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We here at Slow Food USA have been saying for quite some time now that food in this country is too cheap, and have been urging people to think about the true cost of food. No one could have predicted, though, how quickly food prices would rise around the globe, changing the conversation quite significantly. In the NY Times last week, Kim Severson talked with Michael Pollan, Alice Waters, and other sustainable food advocates about this rise and what it could/will mean for the average consumer. The title of the article? “Some Good News on Food Prices.”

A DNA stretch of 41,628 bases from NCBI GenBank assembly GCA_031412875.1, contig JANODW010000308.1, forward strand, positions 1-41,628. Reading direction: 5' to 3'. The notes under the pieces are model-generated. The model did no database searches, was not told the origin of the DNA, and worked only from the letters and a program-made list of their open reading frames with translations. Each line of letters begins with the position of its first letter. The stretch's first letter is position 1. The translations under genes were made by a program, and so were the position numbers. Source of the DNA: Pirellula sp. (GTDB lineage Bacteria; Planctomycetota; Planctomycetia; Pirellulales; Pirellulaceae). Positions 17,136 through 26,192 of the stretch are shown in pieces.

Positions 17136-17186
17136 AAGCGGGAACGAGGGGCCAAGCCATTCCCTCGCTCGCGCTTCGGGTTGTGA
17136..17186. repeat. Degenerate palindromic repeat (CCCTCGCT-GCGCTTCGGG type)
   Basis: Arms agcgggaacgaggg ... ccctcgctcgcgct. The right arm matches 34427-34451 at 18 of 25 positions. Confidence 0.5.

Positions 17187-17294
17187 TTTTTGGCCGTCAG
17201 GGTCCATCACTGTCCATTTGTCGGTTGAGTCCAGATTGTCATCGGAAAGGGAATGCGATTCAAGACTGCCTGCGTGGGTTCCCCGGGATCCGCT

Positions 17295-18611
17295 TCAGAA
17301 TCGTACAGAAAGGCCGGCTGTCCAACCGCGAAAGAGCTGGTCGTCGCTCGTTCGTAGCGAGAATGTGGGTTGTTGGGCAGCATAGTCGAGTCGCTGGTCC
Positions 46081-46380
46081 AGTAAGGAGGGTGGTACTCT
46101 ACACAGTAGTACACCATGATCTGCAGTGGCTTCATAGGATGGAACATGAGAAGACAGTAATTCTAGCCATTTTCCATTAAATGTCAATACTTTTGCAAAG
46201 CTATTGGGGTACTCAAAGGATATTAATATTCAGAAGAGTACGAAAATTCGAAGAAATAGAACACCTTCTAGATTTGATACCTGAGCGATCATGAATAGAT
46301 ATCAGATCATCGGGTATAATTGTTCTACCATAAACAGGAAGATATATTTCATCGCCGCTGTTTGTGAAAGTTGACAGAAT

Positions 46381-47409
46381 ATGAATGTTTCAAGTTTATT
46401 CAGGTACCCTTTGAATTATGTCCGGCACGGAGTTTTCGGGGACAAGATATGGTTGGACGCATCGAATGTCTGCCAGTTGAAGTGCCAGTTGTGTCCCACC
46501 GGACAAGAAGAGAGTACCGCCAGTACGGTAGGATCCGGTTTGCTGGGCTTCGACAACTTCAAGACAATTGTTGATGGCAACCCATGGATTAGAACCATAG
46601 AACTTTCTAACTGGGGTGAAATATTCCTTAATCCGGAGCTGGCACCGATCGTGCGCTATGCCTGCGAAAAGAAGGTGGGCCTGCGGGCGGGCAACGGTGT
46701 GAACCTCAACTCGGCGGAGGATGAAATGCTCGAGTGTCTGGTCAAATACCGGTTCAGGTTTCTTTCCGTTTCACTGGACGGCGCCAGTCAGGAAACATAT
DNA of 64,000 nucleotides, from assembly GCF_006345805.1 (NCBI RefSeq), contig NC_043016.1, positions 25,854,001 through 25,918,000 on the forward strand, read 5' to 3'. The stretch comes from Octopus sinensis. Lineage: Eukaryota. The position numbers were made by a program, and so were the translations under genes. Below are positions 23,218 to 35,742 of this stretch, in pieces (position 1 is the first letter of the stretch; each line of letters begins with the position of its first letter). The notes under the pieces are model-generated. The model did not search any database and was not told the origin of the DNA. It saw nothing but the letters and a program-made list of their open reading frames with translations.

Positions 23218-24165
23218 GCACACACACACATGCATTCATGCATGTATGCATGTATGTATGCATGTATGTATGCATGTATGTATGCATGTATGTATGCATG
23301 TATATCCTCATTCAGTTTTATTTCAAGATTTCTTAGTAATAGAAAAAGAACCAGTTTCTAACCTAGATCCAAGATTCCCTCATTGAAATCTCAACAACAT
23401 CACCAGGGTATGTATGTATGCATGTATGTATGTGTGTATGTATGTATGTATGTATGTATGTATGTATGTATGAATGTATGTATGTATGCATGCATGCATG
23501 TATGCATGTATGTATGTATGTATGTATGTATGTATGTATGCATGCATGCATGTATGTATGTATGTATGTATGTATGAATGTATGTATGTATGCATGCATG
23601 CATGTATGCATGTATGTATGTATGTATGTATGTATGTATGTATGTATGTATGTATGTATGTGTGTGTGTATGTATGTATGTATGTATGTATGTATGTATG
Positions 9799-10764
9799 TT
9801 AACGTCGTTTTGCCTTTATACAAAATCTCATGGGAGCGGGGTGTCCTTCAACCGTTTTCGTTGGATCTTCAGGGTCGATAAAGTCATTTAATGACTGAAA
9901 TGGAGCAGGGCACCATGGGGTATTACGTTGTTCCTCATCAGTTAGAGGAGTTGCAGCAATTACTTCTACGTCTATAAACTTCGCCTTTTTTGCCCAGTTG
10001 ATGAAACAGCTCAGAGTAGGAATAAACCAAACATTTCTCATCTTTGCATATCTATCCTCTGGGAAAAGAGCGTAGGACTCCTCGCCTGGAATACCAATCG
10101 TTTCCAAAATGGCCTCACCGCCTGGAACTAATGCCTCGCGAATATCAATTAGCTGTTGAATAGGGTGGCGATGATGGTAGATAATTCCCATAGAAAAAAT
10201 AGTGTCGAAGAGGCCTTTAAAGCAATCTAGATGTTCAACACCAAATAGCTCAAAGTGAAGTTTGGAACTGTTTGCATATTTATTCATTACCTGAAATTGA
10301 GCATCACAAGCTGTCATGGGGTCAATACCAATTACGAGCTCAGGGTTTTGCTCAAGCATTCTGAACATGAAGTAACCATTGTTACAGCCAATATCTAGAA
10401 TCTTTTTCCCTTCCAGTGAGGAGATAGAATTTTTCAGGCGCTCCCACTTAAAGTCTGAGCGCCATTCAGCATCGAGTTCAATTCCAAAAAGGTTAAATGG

Good news? Not so fast, say some. Tom Philpott over at Grist took issue with their analysis/predictions and got some good conversation going in his comments section.

Meanwhile, over at Democracy Now, Amy Goodman interviewed Raj Patel, the author of Stuffed and Starved: the Hidden Battle for the World Food System. The title, of course, refers to the paradox of the twin epidemics we face right here in our own country but also around the world: obesity and hunger.

He explains the rising food prices as a “perfect storm:” the combination of last year being a bad year for crops, the rise of interest in biofuels, developing nations eating more meat (which uses much more grain than it would to eat grain directly), and the rise of oil prices. He calls ethanol as an alternative to oil as “madness,” and comes down hard on the U.S.’ free trade agenda as being partly responsible for the present food riots in the developing world.